A measurement of the steepest angle of a surface at which loose material such as soil will remain in place rather than sliding or crumbling. The actual angle will vary depending on the nature of the material.
A special kind of radar system that measures the distance and direction of rain. The system uses a high-powered rotating antenna to send out pulses of radio waves. The amount needed for pulses to bounce off falling rain and return to the source is used to calculate distance and direction.
Federal Emergency Management Agency (FEMA)
This independent agency of the federal government was founded in 1979 to protect the people, property, and infrastructure of the United States from all types of hazards through a comprehensive management program of mitigation, preparedness, response, and recovery.
Flood Insurance Rate Maps (FIRM)
Paper maps issued by FEMA that identify areas of 100-year flood hazard in communities based on detailed or approximate analyses. All the digital data needed to create paper FIRM maps is available in electronic format from Digital Flood Insurance Rate Maps (DFIRM).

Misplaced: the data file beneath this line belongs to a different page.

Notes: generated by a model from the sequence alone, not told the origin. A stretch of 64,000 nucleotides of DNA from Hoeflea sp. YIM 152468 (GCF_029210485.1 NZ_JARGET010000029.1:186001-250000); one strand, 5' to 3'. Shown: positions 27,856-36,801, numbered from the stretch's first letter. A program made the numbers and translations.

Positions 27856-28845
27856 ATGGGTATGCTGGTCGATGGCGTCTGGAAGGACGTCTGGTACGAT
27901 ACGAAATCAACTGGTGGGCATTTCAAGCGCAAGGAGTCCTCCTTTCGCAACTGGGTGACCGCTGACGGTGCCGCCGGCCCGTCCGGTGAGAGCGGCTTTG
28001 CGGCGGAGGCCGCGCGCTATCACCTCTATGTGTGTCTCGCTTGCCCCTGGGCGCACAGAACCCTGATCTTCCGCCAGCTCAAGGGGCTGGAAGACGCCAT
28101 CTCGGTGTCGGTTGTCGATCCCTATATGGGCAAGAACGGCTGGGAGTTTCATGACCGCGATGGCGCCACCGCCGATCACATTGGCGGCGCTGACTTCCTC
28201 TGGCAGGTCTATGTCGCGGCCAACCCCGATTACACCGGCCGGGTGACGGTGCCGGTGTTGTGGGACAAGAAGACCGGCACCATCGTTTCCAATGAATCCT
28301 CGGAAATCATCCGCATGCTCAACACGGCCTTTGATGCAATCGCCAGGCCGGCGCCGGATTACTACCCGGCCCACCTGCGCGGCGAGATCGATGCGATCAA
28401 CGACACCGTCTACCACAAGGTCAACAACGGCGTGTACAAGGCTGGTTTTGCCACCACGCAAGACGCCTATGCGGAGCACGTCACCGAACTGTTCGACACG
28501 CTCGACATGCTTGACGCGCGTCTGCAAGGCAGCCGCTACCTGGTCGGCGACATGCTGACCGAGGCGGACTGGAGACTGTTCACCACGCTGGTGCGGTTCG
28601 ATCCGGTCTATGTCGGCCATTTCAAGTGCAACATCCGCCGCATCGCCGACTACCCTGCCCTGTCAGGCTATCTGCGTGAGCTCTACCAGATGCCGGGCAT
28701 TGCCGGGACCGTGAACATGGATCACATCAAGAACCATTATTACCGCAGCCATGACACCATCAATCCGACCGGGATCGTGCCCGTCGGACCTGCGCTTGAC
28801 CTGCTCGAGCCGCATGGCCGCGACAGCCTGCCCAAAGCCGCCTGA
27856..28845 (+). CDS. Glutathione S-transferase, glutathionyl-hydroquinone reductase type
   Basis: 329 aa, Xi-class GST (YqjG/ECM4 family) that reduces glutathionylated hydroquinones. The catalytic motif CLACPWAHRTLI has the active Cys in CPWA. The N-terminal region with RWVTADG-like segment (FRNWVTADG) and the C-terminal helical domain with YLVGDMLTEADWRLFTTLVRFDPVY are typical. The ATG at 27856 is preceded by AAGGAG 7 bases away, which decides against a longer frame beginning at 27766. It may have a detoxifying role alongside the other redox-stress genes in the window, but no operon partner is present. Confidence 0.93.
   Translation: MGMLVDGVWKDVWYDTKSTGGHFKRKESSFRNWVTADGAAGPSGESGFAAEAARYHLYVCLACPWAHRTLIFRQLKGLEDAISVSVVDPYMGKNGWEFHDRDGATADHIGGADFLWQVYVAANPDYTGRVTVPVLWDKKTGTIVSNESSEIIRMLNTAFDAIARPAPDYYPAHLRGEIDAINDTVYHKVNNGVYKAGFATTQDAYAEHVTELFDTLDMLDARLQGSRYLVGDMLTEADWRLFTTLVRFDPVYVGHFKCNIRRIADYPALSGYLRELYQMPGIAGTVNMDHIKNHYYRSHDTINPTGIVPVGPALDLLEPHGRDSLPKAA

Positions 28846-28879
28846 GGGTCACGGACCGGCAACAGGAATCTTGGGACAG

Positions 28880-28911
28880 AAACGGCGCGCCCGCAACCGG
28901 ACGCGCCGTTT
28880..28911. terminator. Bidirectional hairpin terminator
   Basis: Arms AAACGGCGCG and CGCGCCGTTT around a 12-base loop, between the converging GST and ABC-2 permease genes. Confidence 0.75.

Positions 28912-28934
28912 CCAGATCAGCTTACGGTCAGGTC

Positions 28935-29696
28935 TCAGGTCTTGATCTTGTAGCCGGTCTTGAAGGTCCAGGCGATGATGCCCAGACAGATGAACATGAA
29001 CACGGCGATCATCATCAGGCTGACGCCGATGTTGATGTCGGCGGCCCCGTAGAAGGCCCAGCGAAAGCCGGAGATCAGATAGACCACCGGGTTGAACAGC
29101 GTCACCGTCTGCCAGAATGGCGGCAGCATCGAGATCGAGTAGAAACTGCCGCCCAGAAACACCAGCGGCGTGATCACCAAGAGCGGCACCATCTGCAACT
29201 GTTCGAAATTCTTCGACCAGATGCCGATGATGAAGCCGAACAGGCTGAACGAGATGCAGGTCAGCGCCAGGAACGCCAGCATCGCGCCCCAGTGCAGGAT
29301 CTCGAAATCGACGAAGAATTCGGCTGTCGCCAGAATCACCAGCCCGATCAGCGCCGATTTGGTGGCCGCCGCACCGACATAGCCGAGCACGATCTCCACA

A parameter in hydrologic modeling that is determined by finding the direction of steepest descent from each cell. The distance is determined between cell centers.
Incident Command System
A scalable model for on-scene emergency management that provides a means to coordinate the efforts of individual agencies.
The study of the location, frequency, and magnitude of earthquakes.
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